Keys for the offender in asking for forgiveness. If you want to help your partner forgive you when you do something wrong:
-Take responsibility. (Hardest part for me, but once I cross this bridge I am really able to have a meaningful connection with the other person that oftentimes is stronger than it was before the offensive.)
-Apologize. It is validating and it takes humility to do well.
If applicable, give Positive Commitment to Change Recurrent Patterns or attitudes that give offense.
-Look for ways to validate the feelings and hurt of the one offended.
This includes taking action to show serious determination to change, for example, taking part in programs that increase accountability for problem behaviors. Give your partner space and time to work it through. Forgiveness for something really painful or hurtful cannot be rushed.
Step 1: Begin
Don’t say, “I forgive you”
Say, “I’m working towards forgiving you”
Forgiving Major offenses is a process or a series of actions. It is not just a one-time event.
As with any process, we start at the beginning.
As with any process, we start at the beginning.
Just like losing weight, it is going to take time to be done right.
It is sort of like losing weight. Let’s say someone decides they want to lose 15 pounds. They can’t just say, “Okay, I lose 15 pounds.” You have to exercise and eat right over a period of time.
Forgiveness is the same way. A lot of times people will say, “I forgive you,” which suggests that the process is over. Really, it is better to be clear that we are at the beginning of the process, and say, “I am working toward forgiving you.”
It’s at the end of the process when we can say, “I’ve lost 15 pounds,” or we can say, “I forgive you.” Or “I have forgiven you.”
Step 2: Fight Bitterness
Talk back to negative thoughts
Remind yourself that your relationship is more than this event
Remind yourself of times you needed forgiveness
Develop compassion for the offender
When we’ve been seriously hurt, bitterness is a real danger.
Someone once said that being hurt is like being bitten by a poisonous snake. The bite IS painful. However the real danger is in the poison. If we don’t neutralize that poison, it will course through our veins, and eventually damage the heart.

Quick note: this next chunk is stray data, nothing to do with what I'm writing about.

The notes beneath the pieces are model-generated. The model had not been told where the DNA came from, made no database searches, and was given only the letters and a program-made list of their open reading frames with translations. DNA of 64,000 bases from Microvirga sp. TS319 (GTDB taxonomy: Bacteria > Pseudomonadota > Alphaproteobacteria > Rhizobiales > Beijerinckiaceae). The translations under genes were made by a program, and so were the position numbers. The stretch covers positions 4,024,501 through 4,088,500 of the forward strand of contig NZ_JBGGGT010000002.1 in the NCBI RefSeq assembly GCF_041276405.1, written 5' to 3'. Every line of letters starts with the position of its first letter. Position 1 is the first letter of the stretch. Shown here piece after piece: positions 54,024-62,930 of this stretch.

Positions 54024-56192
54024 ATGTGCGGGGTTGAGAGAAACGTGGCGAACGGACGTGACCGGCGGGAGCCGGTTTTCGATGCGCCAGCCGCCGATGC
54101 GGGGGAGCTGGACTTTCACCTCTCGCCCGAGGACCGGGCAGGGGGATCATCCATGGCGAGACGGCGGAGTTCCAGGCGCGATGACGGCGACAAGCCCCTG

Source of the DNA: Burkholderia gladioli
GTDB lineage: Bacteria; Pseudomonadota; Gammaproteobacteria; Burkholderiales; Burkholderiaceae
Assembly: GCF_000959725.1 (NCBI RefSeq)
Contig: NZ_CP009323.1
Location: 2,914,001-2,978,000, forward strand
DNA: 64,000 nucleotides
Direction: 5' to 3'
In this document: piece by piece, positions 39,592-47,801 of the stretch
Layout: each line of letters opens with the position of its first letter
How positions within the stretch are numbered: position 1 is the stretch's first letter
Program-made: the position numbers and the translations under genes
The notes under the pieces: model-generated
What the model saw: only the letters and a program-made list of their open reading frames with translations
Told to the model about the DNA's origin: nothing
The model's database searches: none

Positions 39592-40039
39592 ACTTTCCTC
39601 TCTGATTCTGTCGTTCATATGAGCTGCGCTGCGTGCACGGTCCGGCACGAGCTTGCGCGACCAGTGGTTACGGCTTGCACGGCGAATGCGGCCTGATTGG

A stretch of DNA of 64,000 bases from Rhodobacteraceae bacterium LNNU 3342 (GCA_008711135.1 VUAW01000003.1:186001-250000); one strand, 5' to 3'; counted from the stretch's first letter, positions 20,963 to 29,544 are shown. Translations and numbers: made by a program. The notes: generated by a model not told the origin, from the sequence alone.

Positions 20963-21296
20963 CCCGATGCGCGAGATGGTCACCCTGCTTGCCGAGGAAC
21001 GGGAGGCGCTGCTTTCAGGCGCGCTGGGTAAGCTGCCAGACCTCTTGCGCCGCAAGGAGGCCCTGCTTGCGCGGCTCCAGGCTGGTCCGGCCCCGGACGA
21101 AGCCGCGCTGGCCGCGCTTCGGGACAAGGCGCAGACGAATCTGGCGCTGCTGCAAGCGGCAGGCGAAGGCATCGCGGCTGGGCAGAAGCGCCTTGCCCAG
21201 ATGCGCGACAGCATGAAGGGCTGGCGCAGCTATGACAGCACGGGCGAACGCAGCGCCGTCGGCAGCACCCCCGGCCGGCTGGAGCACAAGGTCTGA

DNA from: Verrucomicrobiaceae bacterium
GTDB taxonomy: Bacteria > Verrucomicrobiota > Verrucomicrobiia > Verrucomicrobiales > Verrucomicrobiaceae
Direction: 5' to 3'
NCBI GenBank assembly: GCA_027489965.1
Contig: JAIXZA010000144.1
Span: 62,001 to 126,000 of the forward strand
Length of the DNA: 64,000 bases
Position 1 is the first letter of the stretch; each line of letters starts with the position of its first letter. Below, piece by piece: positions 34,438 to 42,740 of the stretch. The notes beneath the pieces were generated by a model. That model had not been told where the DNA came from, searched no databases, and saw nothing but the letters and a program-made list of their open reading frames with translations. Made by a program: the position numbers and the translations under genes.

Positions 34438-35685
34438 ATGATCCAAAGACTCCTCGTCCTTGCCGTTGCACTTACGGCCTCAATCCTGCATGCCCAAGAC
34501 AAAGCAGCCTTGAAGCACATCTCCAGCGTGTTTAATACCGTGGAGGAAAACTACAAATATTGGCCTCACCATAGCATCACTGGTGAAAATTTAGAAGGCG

Bitterness is the poison that must be neutralized or it can take hold and damage our ability to be loving and compassionate towards others. It can cause “hard-heartedness.”
Negative Interpretation is an easy trap to fall into when working through forgiveness.
When feeling hurt, we may be particularly susceptible to Negative Interpretations. Be prepared to talk back to thoughts such as, “My partner didn’t think I deserved to be treated better.”
It is natural for there to be two views of the incident. Try to understand and respect each other’s view. Hurt and pain will be most salient for the victim. Extenuating circumstances will be the most salient for the offender.
Working towards understanding the offender’s view and even developing compassion are the best weapons against bitterness.
In order to combat Negative Interpretations and bitterness, it may be helpful to ask yourself, “What was the other person feeling and what are they feeling now?”
Is there something about their background that would help me understand better?
When feeling hurt, it is easy to see only the hurtful behavior and overlook other aspects of the partner. It is important to look beyond the hurtful behavior and see your partner as a whole person.
Step 3: Grieve
Work through the painful feelings.
Be patient. Take all the time you need.
Grief is the active process of working through painful feelings.
As we said earlier, grief is the active process of working through painful feelings associated with losses in ways that promote healing of the soul.
The second stage in forgiving involves fully exploring the pain. What are some things we can do to help us grieve?
Write in a diary, talk with a friend, and talk with the offender as desired
Use the Speaker Listener Technique
Expect to have discussions many, many times.
Be patient. Take all the time you need.
Forgiveness takes time and work.
Forgiveness often takes many discussions between partners and a lot of work by each person individually over a long period of time. The offended chooses to work toward forgiving—to do what is in his or her power to move on down that path of letting go. That means:
-Working toward putting the issue in the past
-Committing to not try to get even
-Trying not to give in to a desire to hold the other in a “one down” position
-Resisting bringing up what’s happened in moments of anger or frustration
Step 4: Move Forward
Step 4: Move Forward
Step 4: Move Forward
Step 4: Move Forward
It is two steps forwards, one step back
“It is ok to look back from time to time, but don’t stare!”
Watch out for unrealistic expectations.
Working through the pain in order to forgive a Major is a worthwhile process.
But as we’ve said, it is a tough road.
We can make it even more difficult if we expect to feel like we’re moving forward all the time. It doesn’t tend to work that way.
Forgiveness is a “two steps forward, one step back” kind of deal.